In the first round of the Big 10 Tournament the Gophers of Minnesota upset the Hoosiers of Indiana 59-58 at Conseco Fieldhouse in Indianapolis. IU played, with DJ the sole exception, with an indifference that is inexcusable for a team which should have competed for the Big 10 title. The team is not limping into the NCAA tournament, they are being carted in on a gurney, attached to life support. The way this team is playing it is hard to cheer for them.

That is right. I, Travis Grant Gilbert, originally of Aurora, IN and lately of Greencastle, IN, am finding it difficult to root for this edition of my beloved Hoosiers.

Am I a bad-wagon fan? No! I am a fan who wants players to play for the name on the players' jersey; not the name, in this team's case, penciled on to the players' sneakers. Once in every ten columns I will agree with Indianapolis Star sports write Bob Kravitz. His column in today's Star - "Time for Hoosiers to Start Playing for IU" - is case in point.

I sympathize with the team to a certain extent. They liked Sampson, and do not want to appear disloyal. I appreciate and approve of loyalty, but the object of that loyalty should be deserving of it. Kelvin Sampson lied and cheated, He deserved his punishment, and did not deserve his fat severance. He disciplined students for breaking his rules, but did not feel the need to follow IU's or the NCAA's rules. For whatever reason, AD Greenspan chose Dakich over McCallum to be the interim coach, even though the players wanted McCallum. I understand that they are upset with the current circumstances. Still, as a whole, this team is acting like cry-babies.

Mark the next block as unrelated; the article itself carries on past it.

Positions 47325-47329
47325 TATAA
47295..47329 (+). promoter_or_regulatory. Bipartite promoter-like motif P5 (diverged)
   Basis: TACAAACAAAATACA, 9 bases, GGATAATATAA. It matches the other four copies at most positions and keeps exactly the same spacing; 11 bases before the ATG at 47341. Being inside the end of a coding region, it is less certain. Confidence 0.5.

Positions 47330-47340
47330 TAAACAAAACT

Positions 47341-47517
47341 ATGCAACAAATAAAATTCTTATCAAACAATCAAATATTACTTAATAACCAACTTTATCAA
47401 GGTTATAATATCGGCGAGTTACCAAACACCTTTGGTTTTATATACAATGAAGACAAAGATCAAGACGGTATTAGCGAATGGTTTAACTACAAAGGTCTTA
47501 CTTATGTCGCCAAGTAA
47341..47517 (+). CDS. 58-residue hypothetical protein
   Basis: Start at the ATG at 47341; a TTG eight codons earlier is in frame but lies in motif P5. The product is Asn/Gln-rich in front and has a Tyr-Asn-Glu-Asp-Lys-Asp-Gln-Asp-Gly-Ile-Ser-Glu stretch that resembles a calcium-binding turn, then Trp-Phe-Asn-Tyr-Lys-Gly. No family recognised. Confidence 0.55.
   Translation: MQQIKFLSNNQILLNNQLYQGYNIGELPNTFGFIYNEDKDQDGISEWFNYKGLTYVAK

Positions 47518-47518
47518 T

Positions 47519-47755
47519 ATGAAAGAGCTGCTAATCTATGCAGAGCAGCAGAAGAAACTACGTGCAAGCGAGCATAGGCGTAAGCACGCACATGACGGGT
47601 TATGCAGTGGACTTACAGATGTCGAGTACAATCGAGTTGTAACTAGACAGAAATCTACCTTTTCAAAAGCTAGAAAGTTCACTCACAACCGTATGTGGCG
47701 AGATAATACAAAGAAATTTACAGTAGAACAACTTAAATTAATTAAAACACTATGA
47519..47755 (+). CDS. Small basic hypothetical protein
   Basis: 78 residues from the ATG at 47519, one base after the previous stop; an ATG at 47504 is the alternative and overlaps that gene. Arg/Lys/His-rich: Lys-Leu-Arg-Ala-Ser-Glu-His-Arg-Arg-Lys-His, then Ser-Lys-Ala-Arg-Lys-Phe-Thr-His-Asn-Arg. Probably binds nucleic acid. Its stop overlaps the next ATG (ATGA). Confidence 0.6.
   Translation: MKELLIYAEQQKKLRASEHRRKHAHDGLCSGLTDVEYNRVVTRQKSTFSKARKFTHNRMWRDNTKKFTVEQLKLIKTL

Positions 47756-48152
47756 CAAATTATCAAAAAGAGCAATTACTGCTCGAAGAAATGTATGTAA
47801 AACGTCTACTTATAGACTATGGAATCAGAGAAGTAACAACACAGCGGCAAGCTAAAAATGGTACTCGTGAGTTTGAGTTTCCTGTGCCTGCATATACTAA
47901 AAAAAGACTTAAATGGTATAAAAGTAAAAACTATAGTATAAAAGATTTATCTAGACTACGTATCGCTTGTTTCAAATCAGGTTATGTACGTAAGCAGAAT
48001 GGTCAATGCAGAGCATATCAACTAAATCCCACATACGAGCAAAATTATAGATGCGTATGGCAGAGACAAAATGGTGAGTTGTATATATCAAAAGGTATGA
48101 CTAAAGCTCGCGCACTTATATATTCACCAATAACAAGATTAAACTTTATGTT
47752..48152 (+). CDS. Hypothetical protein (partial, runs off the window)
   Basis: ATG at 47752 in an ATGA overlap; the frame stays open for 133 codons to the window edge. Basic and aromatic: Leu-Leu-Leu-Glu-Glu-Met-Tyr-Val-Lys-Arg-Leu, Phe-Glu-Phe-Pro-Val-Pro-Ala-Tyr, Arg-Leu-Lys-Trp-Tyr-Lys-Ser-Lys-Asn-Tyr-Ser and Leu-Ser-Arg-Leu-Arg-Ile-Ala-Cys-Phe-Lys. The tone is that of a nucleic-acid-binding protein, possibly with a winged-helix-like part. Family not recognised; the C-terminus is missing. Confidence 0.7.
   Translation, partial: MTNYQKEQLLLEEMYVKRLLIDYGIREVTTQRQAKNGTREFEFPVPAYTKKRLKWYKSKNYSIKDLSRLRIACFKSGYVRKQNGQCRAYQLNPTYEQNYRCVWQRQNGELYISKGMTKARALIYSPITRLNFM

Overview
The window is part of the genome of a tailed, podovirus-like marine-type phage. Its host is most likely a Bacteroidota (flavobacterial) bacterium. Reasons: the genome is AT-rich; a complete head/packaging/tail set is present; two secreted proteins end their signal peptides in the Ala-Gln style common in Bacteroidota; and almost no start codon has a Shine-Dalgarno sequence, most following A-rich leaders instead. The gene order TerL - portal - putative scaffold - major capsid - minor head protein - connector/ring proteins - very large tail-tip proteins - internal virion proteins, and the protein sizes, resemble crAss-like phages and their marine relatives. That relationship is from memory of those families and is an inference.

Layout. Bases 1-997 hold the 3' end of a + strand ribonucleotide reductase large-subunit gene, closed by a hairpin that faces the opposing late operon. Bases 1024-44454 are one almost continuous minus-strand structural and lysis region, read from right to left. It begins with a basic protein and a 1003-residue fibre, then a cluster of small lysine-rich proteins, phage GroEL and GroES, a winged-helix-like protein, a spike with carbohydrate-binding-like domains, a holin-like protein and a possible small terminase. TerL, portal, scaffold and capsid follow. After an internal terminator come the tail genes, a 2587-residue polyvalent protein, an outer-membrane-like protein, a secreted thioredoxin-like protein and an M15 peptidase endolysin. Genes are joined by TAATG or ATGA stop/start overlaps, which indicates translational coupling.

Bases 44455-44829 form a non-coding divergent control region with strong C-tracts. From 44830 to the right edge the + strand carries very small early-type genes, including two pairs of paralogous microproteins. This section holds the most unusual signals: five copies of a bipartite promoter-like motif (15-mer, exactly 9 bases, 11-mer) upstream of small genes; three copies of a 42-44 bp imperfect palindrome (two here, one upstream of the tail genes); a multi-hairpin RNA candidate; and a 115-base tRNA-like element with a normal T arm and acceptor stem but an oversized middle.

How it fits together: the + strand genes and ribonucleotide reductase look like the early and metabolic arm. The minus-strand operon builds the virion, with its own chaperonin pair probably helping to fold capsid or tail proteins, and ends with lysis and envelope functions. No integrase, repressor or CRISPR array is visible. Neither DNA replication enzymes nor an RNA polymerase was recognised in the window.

They need to learn that life does not always play along with our script. They have not risen above their circumstances. They have been swallowed by them instead. DJ White continues to play the man and demonstrate that he is an amateur who handles himself like a professional. He had 23 points and 13 rebounds in 40 minutes on Friday. He was atrocious from the charity stripe (11-17 or 65%), and that cost the team. He was still the best player on the floor, and one of the few Hoosiers who played with integrity.

JaMarcus Ellis has left the building. As a JUCO I am sure that he came to IU strictly to play for Sampson, but Sampson isn't paying for his education. Ellis has quit on his teammates and his school. He was suspended for the regular season finale at Penn State for undisclosed reasons. He played in the Minnesota game, but he was still nonexistent. Here is his stat line: 16 minutes played, 0 points, 1 assist, 1 turnover, 4 rebounds, 4 fouls. Thanks for your contributions, JaMarcus!

The phenom who created an "intense" Illinois v. Indiana rivalry (I am a life long Indiana native and Hoosiers fan and I don't consider the Illini as anything but another conference opponent. I circle two teams on my IU schedule - Purdue and UK.) was also present in body but otherwise absent. Gordon scored 16 points, well below his average, and it took him 13 shots from the field and 12 attempts from the foul line to amass 16 points. He did lead the team in turnovers with five, and he was 0-6 from behind the arc. If NBA teams are still salivating over Gordon, it's only because they think his value has fallen off the table and they may be able to pick him up late in the first round or early in the second.

My worst fears about this season are coming true (click here or here). No, the NCAA hasn't banned the team from post-season play. That wasn't necessary. The team has just decided not to play.

The Glowing Believer

Having just finished his explanation of the parable of the sower, describing how the seed which falls on good soil will produce fruit of thirty, sixty, even a hundred fold, Christ launches off in to three successive smaller parables: the lamp (vv. 21-25), the growing seed (vv. 26-29), and the mustard seed (vv. 30-32). Those three parables illustrate and teach that believers must be glowing, growing, and sowing Christians. This morning we will concentrate on the first of those three parables.

Let’s read the text, Mark 4:21-34: